What is Latin America?

“Is Puerto Rico part of Latin America?” J. Miguel asked me the other day. “How about Florida, Texas and California?” he wanted to know. “They all have large Latino populations.”

Hmmm. Is Puerto Rico part of Latin America? My initial reaction would be to say “yes,” and “no” to Florida, Texas and California.

“But what makes Puerto Rico different from the others?” J. Miguel asked.

“Because it’s not part of the United States,” I said to him. “Isn’t Latin America Spanish-speaking countries outside of the United States and Europe?”

“But Puerto Rico is a U.S. territory,” he reminded me.

This is true. Puerto Ricans can vote (although their vote is not as influential as a mainland U.S. state) and Puerto Ricans can serve in the Peace Corps, which has the requirement that all volunteers must be U.S. citizens. So I guess if I were to define Latin America as Spanish-speaking countries outside of the United States, Puerto Rico would not be part of the Latin America bloc.

The thing is, I’m hardly an expert on these things. In fact, I don’t even speak Spanish fluently, and I wasn’t raised in a Spanish-speaking household with a Latin upbringing. “You tell me,” I said to J. Miguel, “what defines Latin America?”

“That’s the question,” he said to me slyly with a smile. “What defines Latin America? Is it just language? Is it just culture? Is it a combination of both? Can parts of the United States be considered part of Latin America or is it only a designation for Spanish-speaking countries and cultures that are not part of the United States? Does it include Spanish-speaking territories of the U.S.? What is Latin America?”

Not that Wikipedia should be considered a trusted source on these things, but the web site says: “Latin America consists of twenty sovereign states and several territories and dependencies which cover an area that stretches from the northern border of Mexico to the southern tip of South America, including the Caribbean.”

So by that definition, no mainland U.S. state can be considered part of Latin America, yet Puerto Rico, which is a Caribbean entity, can be. Are you confused yet?

If you read the entire Wikipedia entry linked above, you will see the notion of Latin America is not without some disagreement among academics:

“The concept of Latin America has been criticized by a number of intellectuals. Historian Jaime Eyzaguirre criticizes the term Latin America for ‘disguising’ and ‘diluting’ the Spanish character of a region (e.g. Hispanic America) with the inclusion of nations that according to him do not share the same pattern of conquest and colonization.[24]

The idea may still be up for debate, but I do tend to favor Wikipedia’s definition — at least, that’s how I’ve traditionally defined Latin America. Still, J. Miguel brings up a good question about what truly defines such a concept? Language, culture, politics, history, geography? It’s enough to make your head spin thinking of the various criteria one could use to define such an entity.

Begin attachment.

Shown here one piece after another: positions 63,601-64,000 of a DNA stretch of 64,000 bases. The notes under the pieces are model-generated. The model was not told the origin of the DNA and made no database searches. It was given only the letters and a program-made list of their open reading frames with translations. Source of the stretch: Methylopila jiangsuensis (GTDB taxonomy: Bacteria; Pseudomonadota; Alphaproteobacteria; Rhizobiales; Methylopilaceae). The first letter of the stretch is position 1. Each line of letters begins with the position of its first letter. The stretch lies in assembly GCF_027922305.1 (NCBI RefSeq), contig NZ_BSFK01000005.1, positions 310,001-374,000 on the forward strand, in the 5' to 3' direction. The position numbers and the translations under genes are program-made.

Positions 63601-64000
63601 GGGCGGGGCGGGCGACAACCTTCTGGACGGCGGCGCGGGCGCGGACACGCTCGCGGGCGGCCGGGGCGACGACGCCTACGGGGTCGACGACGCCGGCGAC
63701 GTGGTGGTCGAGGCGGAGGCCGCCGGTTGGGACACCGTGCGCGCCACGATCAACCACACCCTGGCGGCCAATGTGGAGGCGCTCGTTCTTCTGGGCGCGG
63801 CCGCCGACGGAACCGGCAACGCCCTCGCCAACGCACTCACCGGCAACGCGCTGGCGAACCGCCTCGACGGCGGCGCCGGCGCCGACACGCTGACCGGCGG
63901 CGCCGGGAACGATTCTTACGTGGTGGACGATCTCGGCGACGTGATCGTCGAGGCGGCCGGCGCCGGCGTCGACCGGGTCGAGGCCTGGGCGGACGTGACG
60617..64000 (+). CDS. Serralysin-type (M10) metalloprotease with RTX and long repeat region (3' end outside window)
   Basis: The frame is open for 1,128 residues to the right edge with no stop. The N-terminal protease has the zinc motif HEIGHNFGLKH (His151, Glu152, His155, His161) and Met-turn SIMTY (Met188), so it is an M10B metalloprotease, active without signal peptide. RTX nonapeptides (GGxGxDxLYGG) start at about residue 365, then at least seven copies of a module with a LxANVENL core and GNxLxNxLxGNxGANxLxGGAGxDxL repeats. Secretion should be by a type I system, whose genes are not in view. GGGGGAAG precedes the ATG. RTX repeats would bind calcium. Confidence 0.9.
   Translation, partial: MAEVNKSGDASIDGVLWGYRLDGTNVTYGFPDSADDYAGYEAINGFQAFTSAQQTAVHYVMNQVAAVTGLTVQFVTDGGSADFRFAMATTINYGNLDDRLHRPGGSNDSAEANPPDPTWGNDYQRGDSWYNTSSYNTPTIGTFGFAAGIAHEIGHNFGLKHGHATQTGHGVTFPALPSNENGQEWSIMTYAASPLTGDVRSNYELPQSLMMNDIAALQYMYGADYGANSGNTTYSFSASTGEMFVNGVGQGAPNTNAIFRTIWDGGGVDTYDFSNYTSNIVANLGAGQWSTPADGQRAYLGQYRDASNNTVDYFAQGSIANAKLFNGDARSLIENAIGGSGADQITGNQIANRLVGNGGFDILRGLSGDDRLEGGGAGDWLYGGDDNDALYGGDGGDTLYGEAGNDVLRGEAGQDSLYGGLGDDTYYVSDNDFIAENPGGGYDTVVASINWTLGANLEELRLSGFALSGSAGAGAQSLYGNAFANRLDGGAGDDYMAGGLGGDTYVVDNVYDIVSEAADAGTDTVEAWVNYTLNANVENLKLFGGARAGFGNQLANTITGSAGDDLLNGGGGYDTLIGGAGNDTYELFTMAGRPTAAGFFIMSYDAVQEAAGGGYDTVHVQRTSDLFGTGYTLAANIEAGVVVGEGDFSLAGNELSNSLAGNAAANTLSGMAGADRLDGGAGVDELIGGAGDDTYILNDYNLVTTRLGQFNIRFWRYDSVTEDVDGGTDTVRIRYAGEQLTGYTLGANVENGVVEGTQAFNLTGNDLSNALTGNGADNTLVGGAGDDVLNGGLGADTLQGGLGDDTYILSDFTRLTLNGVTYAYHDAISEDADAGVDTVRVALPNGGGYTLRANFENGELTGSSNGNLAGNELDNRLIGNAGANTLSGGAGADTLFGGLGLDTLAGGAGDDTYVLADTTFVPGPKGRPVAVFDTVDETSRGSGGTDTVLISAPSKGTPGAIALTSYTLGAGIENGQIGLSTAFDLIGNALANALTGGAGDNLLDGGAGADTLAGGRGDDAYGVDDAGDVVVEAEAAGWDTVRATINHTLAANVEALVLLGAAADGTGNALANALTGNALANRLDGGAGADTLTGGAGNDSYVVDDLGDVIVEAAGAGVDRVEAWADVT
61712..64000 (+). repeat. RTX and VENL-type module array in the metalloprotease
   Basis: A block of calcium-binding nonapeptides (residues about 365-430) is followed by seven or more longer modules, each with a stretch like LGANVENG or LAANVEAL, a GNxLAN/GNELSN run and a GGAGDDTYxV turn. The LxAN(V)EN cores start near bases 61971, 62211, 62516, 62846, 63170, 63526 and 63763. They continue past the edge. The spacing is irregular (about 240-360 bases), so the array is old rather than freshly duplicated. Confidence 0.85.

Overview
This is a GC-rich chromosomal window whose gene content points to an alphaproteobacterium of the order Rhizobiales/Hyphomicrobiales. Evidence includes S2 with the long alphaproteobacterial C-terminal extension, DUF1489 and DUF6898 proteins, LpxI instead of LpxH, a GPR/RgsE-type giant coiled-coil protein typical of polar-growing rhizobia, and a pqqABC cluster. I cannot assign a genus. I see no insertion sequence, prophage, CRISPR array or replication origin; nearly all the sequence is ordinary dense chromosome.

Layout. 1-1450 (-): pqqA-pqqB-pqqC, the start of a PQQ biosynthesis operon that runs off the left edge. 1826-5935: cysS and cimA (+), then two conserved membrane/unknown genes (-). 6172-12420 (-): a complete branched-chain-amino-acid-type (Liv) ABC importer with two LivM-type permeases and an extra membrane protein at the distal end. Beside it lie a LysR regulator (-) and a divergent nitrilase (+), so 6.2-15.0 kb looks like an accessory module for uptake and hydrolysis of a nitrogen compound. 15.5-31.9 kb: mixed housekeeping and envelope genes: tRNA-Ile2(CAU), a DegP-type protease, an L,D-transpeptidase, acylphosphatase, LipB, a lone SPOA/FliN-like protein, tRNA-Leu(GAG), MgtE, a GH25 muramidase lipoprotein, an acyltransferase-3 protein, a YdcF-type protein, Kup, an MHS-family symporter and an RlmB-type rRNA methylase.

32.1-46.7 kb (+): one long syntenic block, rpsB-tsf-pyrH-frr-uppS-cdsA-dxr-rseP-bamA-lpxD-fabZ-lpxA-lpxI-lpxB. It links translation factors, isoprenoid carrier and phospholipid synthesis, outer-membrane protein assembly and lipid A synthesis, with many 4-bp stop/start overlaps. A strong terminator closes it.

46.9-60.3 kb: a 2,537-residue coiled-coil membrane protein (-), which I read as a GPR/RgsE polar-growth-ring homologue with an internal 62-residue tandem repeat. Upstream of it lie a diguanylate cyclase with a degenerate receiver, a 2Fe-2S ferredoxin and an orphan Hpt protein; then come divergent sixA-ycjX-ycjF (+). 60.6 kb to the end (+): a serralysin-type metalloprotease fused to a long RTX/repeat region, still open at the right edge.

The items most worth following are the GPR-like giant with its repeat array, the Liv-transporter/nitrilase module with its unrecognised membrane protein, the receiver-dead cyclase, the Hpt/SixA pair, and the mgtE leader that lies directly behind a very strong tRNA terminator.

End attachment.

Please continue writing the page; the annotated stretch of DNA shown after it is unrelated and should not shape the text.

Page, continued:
J. Miguel and I never did come to a clear agreement on what defines Latin America. The possible qualifications for such a designation are nearly endless. How would you, dear readers, define it?


3 thoughts on “What is Latin America?

  1. Hi! I’m actually from Puerto Rico, so I have a few thoughts about this.

    First off, as a U.S. territory, Puerto Rico is legally defined as not being a part of the United States, but instead belonging to it. This, of course, puts us in a very different position than places like Texas or California. Hell, we even think about the U.S. as another country (we say stuff like “voy a vivir en el extranjero” to refer to the U.S.).

    Second, the large Latinx populations of places like Florida and California don’t hold a candle to the fact that virtually everybody in Puerto Rico (except for some immigrants) are Latinx. We control the local government, the media, the culture, everything in ways the Latinxs in these states don’t but that our neighbors in Venezuela or Mexico do. So the comparison you make isn’t very effective. And a lot of people (including myself) would argue that not recognizing Puerto Rico’s status as a nation with its own culture and history is problematic at best.

    Third, almost nobody questions the fact Puerto Ricans are Latinxs. But to be Latinx, you family must originate in a Latin American country. If Puerto Ricans are Latinx, then we must have roots in a Latin American country; obviously Puerto Rico.

    Also, if there is one thing that defines Puertorricanness, it’s the inability to vote for any post at the federal level (president or Congress); I don’t know what you meant when you said Puerto Ricans can vote, but I certainly hope you didn’t mean this.

    This is just my two cents! Hope you have a nice day and continue discussing these issues 🙂

    Liked by 1 person

    1. Thanks for your comment. I recently saw an article in the NYT outlining Americans’ ignorance on the status of Puerto Rico and its relationship to the United States. Not afraid to admit I am probably among the many who don’t know much about PR. It is fair to say though, that PR has limited voting privileges, correct? PR can participate in the primaries.

      Also, I appreciate your use of “Latinx.” I had to look it up, but it was good because I learned a few new things today!


      1. Hi, no problem! Keep learning 😀

        And yeah we can vote for the presidential primaries, but the fact that a)usually they’re later in the primary season (so our power to determine candidates is low to begin with) and b)we can’t vote for much of anything else at the federal level means that the “second class-citizenship” and “disenfranchised Puerto Rican” things are pretty accurate.

        Have a nice night!


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